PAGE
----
Kindle Tip – Saving 40%

by James Wallace Harris, Wednesday, September 4, 2018

I don’t know why, but sometimes Amazon tells me I have a promotional credit. I never know what they mean. The other day I bought a $1.99 sale ebook and was told I had a promotional credit that would last 60 days on my next Kindle purchase. I just ignored it. Then I bought a $1.99 sale book today and got another promotional credit. This time I read the email more closely.

Sense of Wonder - A Century of Science Fiction edited by Leigh Ronald GrossmanIt said I’d get 40% of my next Kindle purchase. Well, there’s a $40 Kindle book I’ve been wanting but wouldn’t buy because of the high price. It’s a textbook for teaching science fiction. Well, I checked, and it was now priced at $24, 40% less. I quickly bought it. I still think $24 is way too much of an ebook, but I’ve been wanting this book for some time now, and have almost paid the $40 for it a couple of times.

I don’t even know if this involved my promotional credit. It could just be coincidence and this book had a 40% price drop. (Tell me what price you see.)

I’ve researched these credits at Amazon and they seem rather unexplainable. I wonder if they’re just a gimmick to get us to buy more. Or Amazon’s way of justifying to publishers for offering extra discounting.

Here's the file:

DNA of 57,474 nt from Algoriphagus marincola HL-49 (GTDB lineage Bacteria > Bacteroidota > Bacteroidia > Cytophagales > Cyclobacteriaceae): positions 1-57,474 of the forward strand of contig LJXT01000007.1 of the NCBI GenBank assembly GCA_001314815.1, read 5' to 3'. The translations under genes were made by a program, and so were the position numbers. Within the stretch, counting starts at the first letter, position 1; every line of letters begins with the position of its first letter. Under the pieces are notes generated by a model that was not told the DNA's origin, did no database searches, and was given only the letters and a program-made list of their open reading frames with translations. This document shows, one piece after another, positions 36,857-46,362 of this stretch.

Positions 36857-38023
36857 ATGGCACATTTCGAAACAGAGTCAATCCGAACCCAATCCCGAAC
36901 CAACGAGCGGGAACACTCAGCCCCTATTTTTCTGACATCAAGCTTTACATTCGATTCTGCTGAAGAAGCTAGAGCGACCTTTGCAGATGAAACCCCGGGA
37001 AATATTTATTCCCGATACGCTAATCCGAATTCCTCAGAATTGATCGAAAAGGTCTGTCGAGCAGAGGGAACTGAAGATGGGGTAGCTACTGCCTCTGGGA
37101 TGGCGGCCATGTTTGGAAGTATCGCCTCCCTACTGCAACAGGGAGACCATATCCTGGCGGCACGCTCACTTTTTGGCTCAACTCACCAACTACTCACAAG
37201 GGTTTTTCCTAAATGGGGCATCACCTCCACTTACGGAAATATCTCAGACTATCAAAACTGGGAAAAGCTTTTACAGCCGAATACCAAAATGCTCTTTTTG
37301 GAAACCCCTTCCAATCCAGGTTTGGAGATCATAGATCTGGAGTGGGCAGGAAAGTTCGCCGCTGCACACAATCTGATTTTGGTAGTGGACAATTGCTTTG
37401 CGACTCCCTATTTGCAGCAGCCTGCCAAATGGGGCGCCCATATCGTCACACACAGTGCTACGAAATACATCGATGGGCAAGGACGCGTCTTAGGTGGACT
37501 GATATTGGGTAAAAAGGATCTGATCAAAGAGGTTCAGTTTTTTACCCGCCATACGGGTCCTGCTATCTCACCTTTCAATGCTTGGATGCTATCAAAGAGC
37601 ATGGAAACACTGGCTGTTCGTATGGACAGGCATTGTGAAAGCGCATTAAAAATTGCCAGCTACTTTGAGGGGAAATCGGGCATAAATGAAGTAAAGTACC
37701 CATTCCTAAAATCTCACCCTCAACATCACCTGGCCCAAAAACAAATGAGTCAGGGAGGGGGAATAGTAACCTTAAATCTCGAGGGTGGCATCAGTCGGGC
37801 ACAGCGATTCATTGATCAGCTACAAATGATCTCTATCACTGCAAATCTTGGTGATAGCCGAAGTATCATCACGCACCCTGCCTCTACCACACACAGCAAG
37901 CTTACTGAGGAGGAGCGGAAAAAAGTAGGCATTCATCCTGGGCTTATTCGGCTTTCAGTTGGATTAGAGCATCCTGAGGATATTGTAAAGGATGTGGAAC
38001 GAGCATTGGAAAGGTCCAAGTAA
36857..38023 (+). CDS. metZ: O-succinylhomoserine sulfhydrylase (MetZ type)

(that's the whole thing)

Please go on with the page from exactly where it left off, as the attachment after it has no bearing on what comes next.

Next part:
Does anyone know how these promotional credits work? They’re a mystery to me.

If you buy bargain Kindle books, keep an eye out for your promotional credit. Then go shopping for that ebook you wanted that was priced too high.


4 thoughts on “Kindle Tip – Saving 40%”

    1. And Chuck, you don’t have a “promotional credit” waiting to be used?

      I guess this was just a coincidence. Maybe Amazon realized that nobody was going to pay $40 for an ebook, even if it was a giant ebook with 155 science fiction short stories in it.

      1. No, it just must be on a special promo. It would likely be the publisher who set the sale price, not Amazon, since it looks to be self-published, as it is sold by Amazon Digital Services rather than the listed publisher. Perhaps it is on sale now to make it more affordable for students, which is nice.

  1. I also get $23.49. And I’ve paid “too much” for Kindle books, but I remember paying close to $30 for a hard cover back in 1998 or so. Today a similar hardcover new release would cost 18.95. None of the books on my shelves is worth anything now anyway. Textbooks are notoriously high-priced – $140 or so sometimes – for 200 pages – lol. Janson’s History of Art book is about $190. Back in my day it was $40 or $50 or so – outrageous. LOL – I think books in general have never been so cheap and plentiful – same with photographs (which no one saves anymore).

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